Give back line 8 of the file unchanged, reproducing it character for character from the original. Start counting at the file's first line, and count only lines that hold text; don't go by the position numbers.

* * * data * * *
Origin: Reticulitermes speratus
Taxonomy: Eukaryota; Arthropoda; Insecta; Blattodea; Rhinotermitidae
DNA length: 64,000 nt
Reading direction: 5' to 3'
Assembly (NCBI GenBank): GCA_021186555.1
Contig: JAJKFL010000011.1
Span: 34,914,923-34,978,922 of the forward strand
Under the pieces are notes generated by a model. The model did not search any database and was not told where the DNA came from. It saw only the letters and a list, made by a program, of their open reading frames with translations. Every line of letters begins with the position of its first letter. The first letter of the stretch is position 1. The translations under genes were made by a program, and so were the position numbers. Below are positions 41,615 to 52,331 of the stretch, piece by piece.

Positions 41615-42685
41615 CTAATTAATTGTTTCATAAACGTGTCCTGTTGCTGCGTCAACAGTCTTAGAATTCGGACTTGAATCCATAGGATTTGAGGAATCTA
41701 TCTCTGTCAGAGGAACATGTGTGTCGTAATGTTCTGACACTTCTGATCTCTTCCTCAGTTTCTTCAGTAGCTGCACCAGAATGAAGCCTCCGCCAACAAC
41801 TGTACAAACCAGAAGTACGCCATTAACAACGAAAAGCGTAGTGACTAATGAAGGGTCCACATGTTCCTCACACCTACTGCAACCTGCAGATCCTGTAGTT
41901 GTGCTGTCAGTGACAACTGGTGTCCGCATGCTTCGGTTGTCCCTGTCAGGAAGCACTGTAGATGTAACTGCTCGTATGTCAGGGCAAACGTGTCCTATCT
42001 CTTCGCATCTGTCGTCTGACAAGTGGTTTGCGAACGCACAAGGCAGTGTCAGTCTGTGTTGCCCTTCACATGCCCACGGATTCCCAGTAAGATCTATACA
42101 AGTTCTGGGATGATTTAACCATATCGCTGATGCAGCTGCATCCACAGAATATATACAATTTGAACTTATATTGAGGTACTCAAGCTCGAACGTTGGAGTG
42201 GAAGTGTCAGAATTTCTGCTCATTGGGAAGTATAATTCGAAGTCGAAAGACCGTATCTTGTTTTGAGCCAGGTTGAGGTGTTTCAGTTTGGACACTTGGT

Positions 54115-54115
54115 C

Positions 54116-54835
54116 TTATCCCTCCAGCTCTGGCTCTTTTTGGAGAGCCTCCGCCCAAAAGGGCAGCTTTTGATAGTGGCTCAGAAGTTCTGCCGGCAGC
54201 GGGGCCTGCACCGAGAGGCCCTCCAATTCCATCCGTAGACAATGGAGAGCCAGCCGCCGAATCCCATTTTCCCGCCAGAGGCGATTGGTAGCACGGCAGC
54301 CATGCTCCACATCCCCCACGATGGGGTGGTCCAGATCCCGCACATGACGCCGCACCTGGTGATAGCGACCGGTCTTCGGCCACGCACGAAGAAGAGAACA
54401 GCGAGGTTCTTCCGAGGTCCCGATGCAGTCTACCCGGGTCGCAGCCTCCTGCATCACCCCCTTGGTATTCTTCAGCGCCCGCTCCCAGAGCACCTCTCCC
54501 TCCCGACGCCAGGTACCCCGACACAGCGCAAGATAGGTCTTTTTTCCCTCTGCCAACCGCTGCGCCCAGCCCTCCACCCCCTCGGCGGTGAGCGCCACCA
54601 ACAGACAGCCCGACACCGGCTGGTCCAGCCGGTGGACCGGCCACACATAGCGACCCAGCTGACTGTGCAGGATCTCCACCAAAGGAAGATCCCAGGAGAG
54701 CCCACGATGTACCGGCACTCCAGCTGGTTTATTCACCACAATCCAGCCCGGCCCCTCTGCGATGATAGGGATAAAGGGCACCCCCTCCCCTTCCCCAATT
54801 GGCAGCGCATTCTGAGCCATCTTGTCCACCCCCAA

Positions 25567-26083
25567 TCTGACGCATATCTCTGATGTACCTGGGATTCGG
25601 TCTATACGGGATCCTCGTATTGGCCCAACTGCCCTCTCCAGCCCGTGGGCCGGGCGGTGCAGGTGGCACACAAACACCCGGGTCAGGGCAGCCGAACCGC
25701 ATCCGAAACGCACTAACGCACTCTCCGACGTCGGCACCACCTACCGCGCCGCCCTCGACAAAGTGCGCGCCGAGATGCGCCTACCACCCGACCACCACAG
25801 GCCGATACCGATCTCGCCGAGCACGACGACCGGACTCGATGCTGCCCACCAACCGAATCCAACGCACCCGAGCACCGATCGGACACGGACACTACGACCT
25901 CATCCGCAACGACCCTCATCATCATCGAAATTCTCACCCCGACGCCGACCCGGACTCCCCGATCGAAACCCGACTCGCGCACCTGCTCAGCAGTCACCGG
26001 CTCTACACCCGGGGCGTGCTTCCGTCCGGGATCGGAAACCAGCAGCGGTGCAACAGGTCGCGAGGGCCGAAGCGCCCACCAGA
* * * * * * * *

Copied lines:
Under the pieces are notes generated by a model. The model did not search any database and was not told where the DNA came from. It saw only the letters and a list, made by a program, of their open reading frames with translations. Every line of letters begins with the position of its first letter. The first letter of the stretch is position 1. The translations under genes were made by a program, and so were the position numbers. Below are positions 41,615 to 52,331 of the stretch, piece by piece.